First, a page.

Another, less obvious sleight-of-hand is the filibuster, which has been used by Republican leadership several times to play the “we tried our best to do XXYY, but we just couldn’t!” game. Even though the filibuster supposedly protects the minority party, it actually makes a great smokescreen for the majority.

    But: if the problem is kabuki, why is the protest movement rallying behind someone who is even more kabuki?

    • #7
    • August 20, 2015, at 3:13 PM PDT
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  8. Mendel Member
    MendelJoined in the first year of Ricochet Ricochet Charter Member

    More importantly, let’s drop the first-order thinking and really examine the question: why do Republican leaders constantly feel the need to dupe their base while quietly lending support to liberal policies?

    After all, Congressional leadership is still selected by the individual members of Congress, and Boehner and McConnell have been continually re-elected even after the Tea Party surge of 2010. So the majority of individual representatives apparently endorses their leaderships’ manipulative capitulation shell games.

    But why? There’s one obvious but uncomfortable answer here: their electorates. For every hardcore Republican voter willing to shut the government down, there’s a squishy one who just wants to keep the money rolling.

    We live in a democracy (even if that was not the original intent). Until we start placing the blame where it rightly belongs in a democracy – namely, on the voters – we will never see meaningful changes at the top.

    • #8
    • August 20, 2015, at 3:14 PM PDT
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  9. Ball Diamond Ball Inactive

    Yup. Two-party mutual aid society. Every once in a while somebody falls from grace, and the ritual of supposedly partisan expulsion begins.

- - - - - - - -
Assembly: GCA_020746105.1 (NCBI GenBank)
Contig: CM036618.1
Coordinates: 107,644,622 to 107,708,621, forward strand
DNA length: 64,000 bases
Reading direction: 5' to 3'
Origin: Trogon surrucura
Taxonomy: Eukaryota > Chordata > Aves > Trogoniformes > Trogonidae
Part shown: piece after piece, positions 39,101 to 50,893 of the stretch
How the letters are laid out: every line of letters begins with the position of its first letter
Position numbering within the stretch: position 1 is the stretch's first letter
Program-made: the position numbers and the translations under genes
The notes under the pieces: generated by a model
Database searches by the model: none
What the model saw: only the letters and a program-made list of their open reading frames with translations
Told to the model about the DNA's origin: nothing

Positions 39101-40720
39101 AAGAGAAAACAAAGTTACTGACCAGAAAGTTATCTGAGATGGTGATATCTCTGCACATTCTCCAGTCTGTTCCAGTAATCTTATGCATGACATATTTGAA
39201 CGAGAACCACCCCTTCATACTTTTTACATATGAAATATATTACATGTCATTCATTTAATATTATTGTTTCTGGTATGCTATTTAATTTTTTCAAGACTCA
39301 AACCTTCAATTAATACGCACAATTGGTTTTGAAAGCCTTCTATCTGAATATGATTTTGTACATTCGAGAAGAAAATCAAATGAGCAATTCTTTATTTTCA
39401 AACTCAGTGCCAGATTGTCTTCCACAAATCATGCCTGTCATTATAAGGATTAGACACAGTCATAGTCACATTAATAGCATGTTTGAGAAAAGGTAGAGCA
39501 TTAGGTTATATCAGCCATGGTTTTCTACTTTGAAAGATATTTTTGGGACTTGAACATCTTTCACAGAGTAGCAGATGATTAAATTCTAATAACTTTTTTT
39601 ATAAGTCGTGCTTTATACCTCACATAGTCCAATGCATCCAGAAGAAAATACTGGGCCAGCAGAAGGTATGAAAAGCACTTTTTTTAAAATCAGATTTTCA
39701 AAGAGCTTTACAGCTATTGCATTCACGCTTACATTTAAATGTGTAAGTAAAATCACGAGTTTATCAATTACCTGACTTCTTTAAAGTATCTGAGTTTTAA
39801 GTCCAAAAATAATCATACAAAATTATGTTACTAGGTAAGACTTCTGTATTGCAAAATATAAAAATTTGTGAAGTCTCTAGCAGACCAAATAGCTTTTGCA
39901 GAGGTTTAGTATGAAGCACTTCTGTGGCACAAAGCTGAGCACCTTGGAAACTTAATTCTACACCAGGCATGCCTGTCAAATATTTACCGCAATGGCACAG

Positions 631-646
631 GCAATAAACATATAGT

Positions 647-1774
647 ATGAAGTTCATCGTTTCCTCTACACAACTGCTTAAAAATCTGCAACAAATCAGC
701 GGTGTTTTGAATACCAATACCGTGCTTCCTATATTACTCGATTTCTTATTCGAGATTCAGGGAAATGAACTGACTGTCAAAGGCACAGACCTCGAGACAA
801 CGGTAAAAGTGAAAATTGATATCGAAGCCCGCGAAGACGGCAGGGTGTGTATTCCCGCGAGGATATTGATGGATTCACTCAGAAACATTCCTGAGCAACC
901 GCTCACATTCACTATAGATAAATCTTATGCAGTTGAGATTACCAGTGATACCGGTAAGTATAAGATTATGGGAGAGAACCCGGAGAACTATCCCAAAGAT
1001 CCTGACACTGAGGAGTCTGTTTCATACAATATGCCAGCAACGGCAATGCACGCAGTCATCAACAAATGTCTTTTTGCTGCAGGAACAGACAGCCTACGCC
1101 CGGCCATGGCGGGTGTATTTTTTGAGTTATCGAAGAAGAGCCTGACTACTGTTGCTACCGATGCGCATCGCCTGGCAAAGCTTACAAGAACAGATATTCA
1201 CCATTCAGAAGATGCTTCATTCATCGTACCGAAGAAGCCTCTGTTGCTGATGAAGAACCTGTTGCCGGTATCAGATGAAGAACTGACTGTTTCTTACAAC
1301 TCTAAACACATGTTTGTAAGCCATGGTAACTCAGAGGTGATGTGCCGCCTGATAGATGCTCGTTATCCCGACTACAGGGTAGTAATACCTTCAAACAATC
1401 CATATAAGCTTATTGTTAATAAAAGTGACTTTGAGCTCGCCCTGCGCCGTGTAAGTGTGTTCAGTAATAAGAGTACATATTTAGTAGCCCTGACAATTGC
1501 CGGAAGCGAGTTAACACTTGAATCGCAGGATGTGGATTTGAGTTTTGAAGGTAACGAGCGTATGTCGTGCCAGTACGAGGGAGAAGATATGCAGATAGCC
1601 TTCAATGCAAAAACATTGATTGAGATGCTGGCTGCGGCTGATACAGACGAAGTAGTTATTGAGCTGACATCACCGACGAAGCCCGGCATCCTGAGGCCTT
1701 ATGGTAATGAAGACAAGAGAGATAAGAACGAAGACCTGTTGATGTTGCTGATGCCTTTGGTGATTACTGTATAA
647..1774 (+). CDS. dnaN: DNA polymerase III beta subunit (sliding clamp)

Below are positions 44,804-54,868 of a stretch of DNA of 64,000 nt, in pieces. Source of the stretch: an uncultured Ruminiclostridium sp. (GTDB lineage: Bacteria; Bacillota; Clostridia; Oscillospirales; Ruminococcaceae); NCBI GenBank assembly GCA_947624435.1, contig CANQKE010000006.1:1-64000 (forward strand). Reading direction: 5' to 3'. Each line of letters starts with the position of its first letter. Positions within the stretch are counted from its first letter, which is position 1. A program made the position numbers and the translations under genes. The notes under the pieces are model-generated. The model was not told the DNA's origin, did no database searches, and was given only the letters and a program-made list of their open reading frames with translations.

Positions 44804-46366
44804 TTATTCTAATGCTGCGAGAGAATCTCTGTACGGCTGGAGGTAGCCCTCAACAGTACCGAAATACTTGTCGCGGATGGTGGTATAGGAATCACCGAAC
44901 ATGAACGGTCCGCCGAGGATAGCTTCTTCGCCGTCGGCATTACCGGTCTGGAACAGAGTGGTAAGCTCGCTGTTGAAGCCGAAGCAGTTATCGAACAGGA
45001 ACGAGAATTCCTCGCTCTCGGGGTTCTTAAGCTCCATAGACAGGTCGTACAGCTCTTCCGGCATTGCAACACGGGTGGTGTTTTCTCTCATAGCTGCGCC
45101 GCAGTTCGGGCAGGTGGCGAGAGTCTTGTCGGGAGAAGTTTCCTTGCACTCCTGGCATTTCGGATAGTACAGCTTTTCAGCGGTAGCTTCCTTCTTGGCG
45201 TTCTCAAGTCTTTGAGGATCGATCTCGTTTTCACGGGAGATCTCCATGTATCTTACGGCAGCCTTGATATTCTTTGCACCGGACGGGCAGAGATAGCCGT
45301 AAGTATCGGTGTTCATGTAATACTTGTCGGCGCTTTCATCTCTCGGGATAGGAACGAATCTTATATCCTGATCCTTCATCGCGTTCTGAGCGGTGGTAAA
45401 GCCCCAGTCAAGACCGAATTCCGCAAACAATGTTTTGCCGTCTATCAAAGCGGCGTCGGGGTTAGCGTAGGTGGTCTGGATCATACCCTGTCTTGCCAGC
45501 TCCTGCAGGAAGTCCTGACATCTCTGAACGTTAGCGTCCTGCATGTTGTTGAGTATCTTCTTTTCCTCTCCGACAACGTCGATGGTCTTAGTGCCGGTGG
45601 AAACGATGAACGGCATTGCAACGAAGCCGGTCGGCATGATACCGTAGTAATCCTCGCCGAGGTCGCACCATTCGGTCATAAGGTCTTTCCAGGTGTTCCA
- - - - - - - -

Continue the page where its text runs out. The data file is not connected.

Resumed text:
• #9
    • August 20, 2015, at 3:15 PM PDT
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  10. Bob Thompson Member

    Austin Murrey:Well I obviously think so, but I’m in a minority around here it seems.

    Be informative to get a ricochet-wide vote on this to see if you are really a minority.

    • #10
    • August 20, 2015, at 3:21 PM PDT
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  11. Austin Murrey Inactive

    Bob Thompson: Be informative to get a ricochet-wide vote on this to see if you are really a minority.

    But how would you word it?

    Option A: “Do you think the Republican Congress are doing as well as possible considering the actions of the Obama Administration?”

    Option B: “Do you think the Republican Congress’s repeated failures have anything to do with their stated goals of doing nothing against the Obama Administration that could be used against them in the media and jeopardize their standing in the polls?”

    • #11
    • August 20, 2015, at 3:54 PM PDT
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  12. Ball Diamond Ball Inactive

    Mendel:But: if the problem is kabuki, why is the protest movement rallying behind someone who is even more kabuki?

    Because we no longer feel that honest effort will accomlish anything. We will destroy their nonsense with an even larger heap of nonsense. There is going to be a fight one way or another. So long as we keep agreeing to play by their arbitrary and shifting rules, we will continue to lose. Obvious, I know. So then the question is “why did we try for so long to win through “productive” means? Loyalty. We wanted things to work the way they are supposed to. We remain conservatives, but we are now tactical radicals, willing to accept a lot of heterodoxy on the way to smashing an abusive and tyrannical government. Since the GOP has chosen to defend the government from a Constitutional people, the GOP is the logical first target. We cannot beat the democrats with the GOP supporting them on the sly, their esteemed colleagues.